Cities- Remodeling of Urban Communities

expo_31

 

Shanghai, China – 8th June, 2010:  South Africa’s Deputy Minister of Cooperative Governance and Traditional Affairs Mr. Yunus Carrim has officially launched the June month theme of “Cities: Re-modeling Urban Communities” at South Africa’s Pavilion at Shanghai Expo. During the month, the Pavilion will showcase how South Africa has successfully redesigned and rejuvenated communities during the past 16 years following the abolition of apartheid in 1994 to create modern communities which promote racial, social and physical integration.

Centered around four core pillars of Work, Live, Gather and Move, the exhibition at the South Africa Pavilion focuses on how investment in urban infrastructure has improved social activity, housing, public life and transport.  Deputy Minister of Cooperative Governance and Traditional Affairs, Mr. Yunus Carrim explained “Cities that recognize effective transport investments can contribute to spatial transformation and greater urban productivity.

The 2010 Soccer World Cup has accelerated city transportation planning and there is a new focus on creating an efficient network of public transportation – building a new high speed train, enlarging the country’s airports, improving the freeway system, tarring roads in township areas, build new taxi ranks and upgrading local bus systems.

While the transformation is by no means complete, we are aiming to ensure that, over time, everyone will be able to enjoy decent accommodation, excellent services, and quality of life in sustainable neighbourhoods and vibrant urban spaces.”

South Africa’s examples of how it is overcoming the issue of not just urban regeneration but spatial remodeling of entire communities, demonstrates embodiment of “Better City, Better Life” put into practice.

Having built more than 2.7 million houses since 1994, South Africa has also built sustainable settlements which reduce energy use and are also better designed to encourage integration and create true communities.  The creation of decent housing also helps to stabilize the communities, creating jobs which in turn create a sense of pride among residents.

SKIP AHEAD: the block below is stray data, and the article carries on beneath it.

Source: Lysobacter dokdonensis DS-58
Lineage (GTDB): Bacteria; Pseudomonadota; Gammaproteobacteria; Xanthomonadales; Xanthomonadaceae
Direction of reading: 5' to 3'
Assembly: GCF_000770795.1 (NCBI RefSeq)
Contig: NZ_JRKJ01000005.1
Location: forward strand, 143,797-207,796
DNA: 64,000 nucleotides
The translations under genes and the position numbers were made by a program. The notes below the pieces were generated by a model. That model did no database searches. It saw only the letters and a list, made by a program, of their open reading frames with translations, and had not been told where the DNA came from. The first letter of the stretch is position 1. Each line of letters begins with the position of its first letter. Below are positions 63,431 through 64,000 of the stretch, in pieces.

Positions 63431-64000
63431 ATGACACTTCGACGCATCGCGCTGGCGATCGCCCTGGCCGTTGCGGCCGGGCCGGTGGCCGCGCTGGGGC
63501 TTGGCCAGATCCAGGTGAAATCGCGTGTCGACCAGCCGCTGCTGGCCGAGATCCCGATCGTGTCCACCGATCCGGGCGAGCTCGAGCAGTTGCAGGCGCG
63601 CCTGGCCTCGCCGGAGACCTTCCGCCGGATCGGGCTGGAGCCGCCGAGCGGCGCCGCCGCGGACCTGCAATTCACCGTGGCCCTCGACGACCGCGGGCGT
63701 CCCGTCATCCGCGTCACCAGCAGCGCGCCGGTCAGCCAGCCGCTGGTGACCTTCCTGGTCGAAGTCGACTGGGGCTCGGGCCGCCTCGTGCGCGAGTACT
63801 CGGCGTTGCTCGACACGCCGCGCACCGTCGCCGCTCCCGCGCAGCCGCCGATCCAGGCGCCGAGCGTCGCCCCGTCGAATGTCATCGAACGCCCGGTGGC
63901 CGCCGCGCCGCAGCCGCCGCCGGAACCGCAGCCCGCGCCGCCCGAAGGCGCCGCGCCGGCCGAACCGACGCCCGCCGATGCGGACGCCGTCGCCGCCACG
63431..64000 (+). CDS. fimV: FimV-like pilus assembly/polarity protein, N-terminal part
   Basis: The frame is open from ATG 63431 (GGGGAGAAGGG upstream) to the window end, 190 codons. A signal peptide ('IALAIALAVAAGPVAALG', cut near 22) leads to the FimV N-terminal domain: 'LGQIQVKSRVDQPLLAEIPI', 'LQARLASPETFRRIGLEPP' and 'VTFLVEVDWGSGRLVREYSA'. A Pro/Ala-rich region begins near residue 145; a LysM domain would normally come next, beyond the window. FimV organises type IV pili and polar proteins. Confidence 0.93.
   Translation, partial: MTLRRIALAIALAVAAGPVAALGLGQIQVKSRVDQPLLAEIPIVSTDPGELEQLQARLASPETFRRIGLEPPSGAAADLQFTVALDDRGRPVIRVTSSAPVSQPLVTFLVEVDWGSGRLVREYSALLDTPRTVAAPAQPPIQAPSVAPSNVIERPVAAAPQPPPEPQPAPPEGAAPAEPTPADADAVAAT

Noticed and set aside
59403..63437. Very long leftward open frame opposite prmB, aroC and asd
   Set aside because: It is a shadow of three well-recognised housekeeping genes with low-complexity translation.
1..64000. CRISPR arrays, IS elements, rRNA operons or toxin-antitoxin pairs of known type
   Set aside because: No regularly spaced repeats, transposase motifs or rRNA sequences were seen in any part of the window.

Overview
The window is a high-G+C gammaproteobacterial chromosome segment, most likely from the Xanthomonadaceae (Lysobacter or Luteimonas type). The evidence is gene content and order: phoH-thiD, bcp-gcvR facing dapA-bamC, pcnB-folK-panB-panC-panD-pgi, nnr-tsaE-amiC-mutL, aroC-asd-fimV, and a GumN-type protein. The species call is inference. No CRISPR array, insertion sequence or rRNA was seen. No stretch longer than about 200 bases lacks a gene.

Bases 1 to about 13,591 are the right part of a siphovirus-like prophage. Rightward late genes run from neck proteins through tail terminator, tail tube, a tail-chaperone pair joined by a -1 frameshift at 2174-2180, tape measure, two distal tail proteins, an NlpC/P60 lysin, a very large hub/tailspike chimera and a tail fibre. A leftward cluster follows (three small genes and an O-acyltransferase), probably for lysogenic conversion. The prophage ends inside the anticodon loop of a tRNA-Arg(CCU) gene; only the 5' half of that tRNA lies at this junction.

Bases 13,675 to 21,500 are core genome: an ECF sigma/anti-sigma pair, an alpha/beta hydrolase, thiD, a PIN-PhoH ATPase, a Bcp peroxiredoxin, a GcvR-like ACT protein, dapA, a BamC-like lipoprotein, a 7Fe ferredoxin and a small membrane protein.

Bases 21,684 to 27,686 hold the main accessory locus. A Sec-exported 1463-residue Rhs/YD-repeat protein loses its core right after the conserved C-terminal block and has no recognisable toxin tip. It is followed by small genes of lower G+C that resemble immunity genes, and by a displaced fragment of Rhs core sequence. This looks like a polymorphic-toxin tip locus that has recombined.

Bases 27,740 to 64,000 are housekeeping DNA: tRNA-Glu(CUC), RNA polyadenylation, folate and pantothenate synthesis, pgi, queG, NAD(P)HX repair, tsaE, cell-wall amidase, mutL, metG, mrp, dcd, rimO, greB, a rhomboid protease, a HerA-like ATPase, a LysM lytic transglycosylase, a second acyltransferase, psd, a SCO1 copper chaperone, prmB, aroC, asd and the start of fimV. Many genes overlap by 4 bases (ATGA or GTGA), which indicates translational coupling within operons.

The theme of “Cities: the Re-modeling of Urban Communities” will run for the duration of June at the South Africa Pavilion at Shanghai Expo.  In addition to exhibitions, activities will include seminars to promote the exchange of ideas about how to design communities which can give inhabitants a “Better City, Better Life.” Upcoming themes will focus on Trade and Investment; Tourism; and Science and Technology.

Notes to Editors:
South Africa’s Pavilion design uses a traditional housing design of a Rondavel house with a modern twist as the centerpiece showcasing contemporary, modern living and showcasing how the home is the heart of the community.

Against this powerful backdrop, the Pavilion showcases a different theme each month through Shanghai Expo.

Background on South Africa – China Relations in brief
1998: Formal establishment of diplomatic relations between South Africa and China

2000: South Africa and China sign the Pretoria Declaration on partnership relations, followed by the establishment of the Bi-National Commission (BNC), under which five sectoral committees, respectively on diplomatic affairs, trade, education, science and technology, and defense, have been set up.
2007: Cabinet Lekgotla’s decision of July 2007, identified China as the test case for coordinated planning and implementation of the country’s international relations; marketing South Africa abroad; and strengthening South Africa’s economic diplomacy – today being realized by Shanghai Expo.

2008: 10 year anniversary of diplomatic ties.  Strategic Partnership Dialogue between the Republic of South Africa and the People’s Republic of China launched on 7 January 2008 as another vehicle to consolidate the bilateral relations between the two countries.

For further information regarding this press release, please contact MS&L:
Alvena So
Tel: +(8621) 5465 8486
Mbl: 13918405312
alvena.so@mslworldwide.com